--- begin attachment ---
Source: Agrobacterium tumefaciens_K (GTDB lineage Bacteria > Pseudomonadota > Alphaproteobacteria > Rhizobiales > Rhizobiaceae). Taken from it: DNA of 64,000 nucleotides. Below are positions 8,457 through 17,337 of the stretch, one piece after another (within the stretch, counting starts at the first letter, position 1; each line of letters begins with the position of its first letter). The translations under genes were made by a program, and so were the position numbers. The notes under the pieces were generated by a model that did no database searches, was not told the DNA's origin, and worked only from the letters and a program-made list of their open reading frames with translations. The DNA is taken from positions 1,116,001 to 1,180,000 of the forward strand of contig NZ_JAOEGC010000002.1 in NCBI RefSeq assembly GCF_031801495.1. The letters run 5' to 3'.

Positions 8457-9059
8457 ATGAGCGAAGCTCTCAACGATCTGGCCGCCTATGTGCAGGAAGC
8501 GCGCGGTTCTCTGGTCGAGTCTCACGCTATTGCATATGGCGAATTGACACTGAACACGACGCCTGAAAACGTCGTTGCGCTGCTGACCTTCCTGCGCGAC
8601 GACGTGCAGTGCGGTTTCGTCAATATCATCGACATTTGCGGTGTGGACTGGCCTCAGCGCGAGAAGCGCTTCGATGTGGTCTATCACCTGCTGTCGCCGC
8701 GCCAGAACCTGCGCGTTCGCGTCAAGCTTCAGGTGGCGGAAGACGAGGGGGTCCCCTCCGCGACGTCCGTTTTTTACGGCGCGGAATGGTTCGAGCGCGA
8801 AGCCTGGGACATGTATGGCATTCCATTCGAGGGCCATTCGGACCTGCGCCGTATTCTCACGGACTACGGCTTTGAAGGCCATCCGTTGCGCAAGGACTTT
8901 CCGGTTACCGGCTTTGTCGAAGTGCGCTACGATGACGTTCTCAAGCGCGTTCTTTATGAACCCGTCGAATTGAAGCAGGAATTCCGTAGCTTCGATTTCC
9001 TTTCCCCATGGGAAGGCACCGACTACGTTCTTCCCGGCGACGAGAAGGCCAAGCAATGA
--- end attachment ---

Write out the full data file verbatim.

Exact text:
Source: Agrobacterium tumefaciens_K (GTDB lineage Bacteria > Pseudomonadota > Alphaproteobacteria > Rhizobiales > Rhizobiaceae). Taken from it: DNA of 64,000 nucleotides. Below are positions 8,457 through 17,337 of the stretch, one piece after another (within the stretch, counting starts at the first letter, position 1; each line of letters begins with the position of its first letter). The translations under genes were made by a program, and so were the position numbers. The notes under the pieces were generated by a model that did no database searches, was not told the DNA's origin, and worked only from the letters and a program-made list of their open reading frames with translations. The DNA is taken from positions 1,116,001 to 1,180,000 of the forward strand of contig NZ_JAOEGC010000002.1 in NCBI RefSeq assembly GCF_031801495.1. The letters run 5' to 3'.

Positions 8457-9059
8457 ATGAGCGAAGCTCTCAACGATCTGGCCGCCTATGTGCAGGAAGC
8501 GCGCGGTTCTCTGGTCGAGTCTCACGCTATTGCATATGGCGAATTGACACTGAACACGACGCCTGAAAACGTCGTTGCGCTGCTGACCTTCCTGCGCGAC
8601 GACGTGCAGTGCGGTTTCGTCAATATCATCGACATTTGCGGTGTGGACTGGCCTCAGCGCGAGAAGCGCTTCGATGTGGTCTATCACCTGCTGTCGCCGC
8701 GCCAGAACCTGCGCGTTCGCGTCAAGCTTCAGGTGGCGGAAGACGAGGGGGTCCCCTCCGCGACGTCCGTTTTTTACGGCGCGGAATGGTTCGAGCGCGA
8801 AGCCTGGGACATGTATGGCATTCCATTCGAGGGCCATTCGGACCTGCGCCGTATTCTCACGGACTACGGCTTTGAAGGCCATCCGTTGCGCAAGGACTTT
8901 CCGGTTACCGGCTTTGTCGAAGTGCGCTACGATGACGTTCTCAAGCGCGTTCTTTATGAACCCGTCGAATTGAAGCAGGAATTCCGTAGCTTCGATTTCC
9001 TTTCCCCATGGGAAGGCACCGACTACGTTCTTCCCGGCGACGAGAAGGCCAAGCAATGA